79   The context that I attempted to address was at its root a concern of fundamentalism versus interpretation. I envisioned a church (one that I know to exist) in a state of turmoil. The conflict stems from the argument over whether or not women should be allowed to be a part of the church’s leadership. The divide was threatening to literally create a second church on the other side of a small town. Here, I believed the problem to be a wrong ideology, one that could be righted with corrective glasses. This was done my showing members of the congregation who tried to take seemingly misogynistic verses out of context that Jesus himself was an interpreter of scripture, which shows its fluid nature  It is simple enough to take the root-problem of a lack of ability and apply it to this situation. While I believed that there was a wrong ideology stemming from those members of the congregation who were upset with the possibility of a female leader, it may be possible that they lack the ability to correctly interpret the Bible. As pointed out in our lectures, a novice or even a malevolent expert can easily overlook important elements of scripture to accentuate eccentricities in order to advance an invalid agenda supposedly based upon scripture. In my context, I could adjust my initial presuppositions to show that some of the readers had a simple lack of ability rather than an incorrect ideology.  As Eugene shows, there is a moment, presented in 7:13-15, when Jesus shows that people must take the narrow, difficult gate and path (here representing difficult but prosperous interpretation), or the wide, but deceitful gate (in this context, fundamentalism). He wants his followers to make the difficult yet discerning choice and choose the narrow gate, the one not pointed to by false prophets. Furthermore, in chapter 13, Jesus demonstrates that his followers must look for deep meaning in the things that he says. Every parable given has an alternative meaning which is ultimately more meaningful. We, as those who attempt to act in the manner of Christ, have an obligation to also seek the deeper meaning in scripture rather than taking it out of context.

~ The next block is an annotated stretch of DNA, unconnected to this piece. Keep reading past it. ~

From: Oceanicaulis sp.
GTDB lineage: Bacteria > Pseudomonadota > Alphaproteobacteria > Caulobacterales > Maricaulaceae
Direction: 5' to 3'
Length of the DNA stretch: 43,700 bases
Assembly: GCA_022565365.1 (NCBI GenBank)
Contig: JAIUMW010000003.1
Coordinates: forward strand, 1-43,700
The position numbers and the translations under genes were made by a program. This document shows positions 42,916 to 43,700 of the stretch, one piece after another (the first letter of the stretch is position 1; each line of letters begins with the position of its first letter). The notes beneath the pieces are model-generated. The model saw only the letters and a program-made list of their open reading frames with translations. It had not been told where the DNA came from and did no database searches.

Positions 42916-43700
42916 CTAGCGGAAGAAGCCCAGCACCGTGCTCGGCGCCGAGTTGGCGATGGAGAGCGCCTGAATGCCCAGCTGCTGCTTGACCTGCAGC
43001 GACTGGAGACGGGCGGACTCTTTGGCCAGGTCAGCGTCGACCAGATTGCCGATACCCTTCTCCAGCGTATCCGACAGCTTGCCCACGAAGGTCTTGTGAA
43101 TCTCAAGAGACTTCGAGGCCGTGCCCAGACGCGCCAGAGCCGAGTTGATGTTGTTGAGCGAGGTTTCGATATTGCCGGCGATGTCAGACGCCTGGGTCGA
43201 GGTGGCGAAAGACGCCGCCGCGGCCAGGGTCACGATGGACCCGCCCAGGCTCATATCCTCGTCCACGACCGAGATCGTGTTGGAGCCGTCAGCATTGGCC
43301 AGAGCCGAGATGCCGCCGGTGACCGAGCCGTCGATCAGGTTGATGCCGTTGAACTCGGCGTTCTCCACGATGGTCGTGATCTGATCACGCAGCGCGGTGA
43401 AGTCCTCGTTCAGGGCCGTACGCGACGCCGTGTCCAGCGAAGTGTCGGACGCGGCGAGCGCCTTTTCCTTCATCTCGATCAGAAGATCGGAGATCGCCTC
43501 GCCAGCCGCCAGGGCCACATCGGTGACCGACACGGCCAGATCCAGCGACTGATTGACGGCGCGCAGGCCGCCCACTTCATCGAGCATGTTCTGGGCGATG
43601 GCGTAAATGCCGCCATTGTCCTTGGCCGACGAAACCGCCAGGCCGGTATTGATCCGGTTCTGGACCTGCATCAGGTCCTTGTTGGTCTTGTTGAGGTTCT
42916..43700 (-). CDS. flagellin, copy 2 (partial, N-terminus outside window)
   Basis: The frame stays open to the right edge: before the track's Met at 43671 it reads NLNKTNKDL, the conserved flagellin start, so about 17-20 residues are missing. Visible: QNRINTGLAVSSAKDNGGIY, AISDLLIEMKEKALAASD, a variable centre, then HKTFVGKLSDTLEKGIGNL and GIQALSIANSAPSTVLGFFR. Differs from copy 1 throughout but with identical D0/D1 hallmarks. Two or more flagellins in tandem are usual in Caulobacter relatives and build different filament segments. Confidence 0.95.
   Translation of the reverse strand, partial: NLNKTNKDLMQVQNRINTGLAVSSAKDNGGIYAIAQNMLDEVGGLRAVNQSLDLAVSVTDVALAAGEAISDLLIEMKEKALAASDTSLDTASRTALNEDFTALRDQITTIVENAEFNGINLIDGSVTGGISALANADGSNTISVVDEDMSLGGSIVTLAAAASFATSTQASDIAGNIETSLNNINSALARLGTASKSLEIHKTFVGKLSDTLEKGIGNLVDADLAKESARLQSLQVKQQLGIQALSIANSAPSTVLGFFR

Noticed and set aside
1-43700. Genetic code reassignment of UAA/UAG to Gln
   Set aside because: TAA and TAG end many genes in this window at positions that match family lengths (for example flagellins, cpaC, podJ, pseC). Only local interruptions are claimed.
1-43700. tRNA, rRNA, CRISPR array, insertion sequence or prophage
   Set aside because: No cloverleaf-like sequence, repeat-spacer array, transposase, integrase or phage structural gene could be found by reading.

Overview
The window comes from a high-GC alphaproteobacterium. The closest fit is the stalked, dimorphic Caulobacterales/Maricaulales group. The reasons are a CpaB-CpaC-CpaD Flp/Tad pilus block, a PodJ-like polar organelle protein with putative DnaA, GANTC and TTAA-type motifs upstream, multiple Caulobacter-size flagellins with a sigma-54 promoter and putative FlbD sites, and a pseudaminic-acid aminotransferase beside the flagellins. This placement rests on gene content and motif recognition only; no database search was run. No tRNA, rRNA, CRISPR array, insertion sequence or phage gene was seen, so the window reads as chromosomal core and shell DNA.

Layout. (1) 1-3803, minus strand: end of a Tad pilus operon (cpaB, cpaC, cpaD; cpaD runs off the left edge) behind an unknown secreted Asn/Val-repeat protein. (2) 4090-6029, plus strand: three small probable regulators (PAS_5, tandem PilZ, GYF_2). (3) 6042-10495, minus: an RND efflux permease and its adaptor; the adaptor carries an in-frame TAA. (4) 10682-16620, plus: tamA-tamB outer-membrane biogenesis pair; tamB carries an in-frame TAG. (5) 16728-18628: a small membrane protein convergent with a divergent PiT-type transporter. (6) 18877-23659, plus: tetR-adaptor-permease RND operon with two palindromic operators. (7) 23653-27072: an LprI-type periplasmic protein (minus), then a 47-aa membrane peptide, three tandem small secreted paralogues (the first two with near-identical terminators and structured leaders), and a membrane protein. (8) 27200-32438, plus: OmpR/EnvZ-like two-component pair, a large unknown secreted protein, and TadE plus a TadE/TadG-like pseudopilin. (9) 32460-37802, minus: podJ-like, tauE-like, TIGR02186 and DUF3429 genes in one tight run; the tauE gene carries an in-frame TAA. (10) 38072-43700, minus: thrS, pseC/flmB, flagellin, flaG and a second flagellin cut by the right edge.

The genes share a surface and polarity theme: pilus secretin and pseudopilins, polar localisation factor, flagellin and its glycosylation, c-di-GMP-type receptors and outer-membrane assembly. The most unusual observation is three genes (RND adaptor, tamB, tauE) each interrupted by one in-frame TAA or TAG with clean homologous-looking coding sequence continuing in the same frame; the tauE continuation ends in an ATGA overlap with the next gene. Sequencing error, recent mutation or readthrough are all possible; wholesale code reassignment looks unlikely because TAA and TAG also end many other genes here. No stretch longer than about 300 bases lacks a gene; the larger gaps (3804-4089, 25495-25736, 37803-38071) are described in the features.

80  3:10-3:15 How we shall proceed  3:15 – 3:40 ERIC BURTON-KRIEGER Matt13:44-53 & 5:38-48. Formal Respondent: ROB KNOX  3:42-4:07 MICHAEL D. BROADNAX, SR._ Matt 13:47-52. And 4:13-22 Formal Respondent: _SAM MALLICK  4:09-4:34 MEGAN YOHE Matthew 13:1-9 & 5:13- 16 & 7:15-20 Formal Respondent: BRYANNA JEW  4:36-5:01 JESSIE LIGHT Matt 13: 1-9 & 6: 25-34, Formal Respondent: KYLE FROHOCK  5:03-5:28 EUGENE SE’BREE Matt 13:1-13 &7:13- 23 Formal Respondent: SKYLER HUTTO  5:28-5:30 Conclusion

81  3:10-3:15 How we shall proceed  3:15 – 3:40 ERIC BURTON-KRIEGER Matt13:44-53 & 5:38-48. Formal Respondent: ROB KNOX  3:42-4:07 MICHAEL D. BROADNAX, SR._ Matt 13:47-52. And 4:13-22 Formal Respondent: _SAM MALLICK  4:09-4:34 MEGAN YOHE Matthew 13:1-9 & 5:13- 16 & 7:15-20 Formal Respondent: BRYANNA JEW  4:36-5:01 JESSIE LIGHT Matt 13: 1-9 & 6: 25-34, Formal Respondent: KYLE FROHOCK  5:03-5:28 EUGENE SE’BREE Matt 13:1-13 &7:13- 23 Formal Respondent: SKYLER HUTTO  5:28-5:30 Conclusion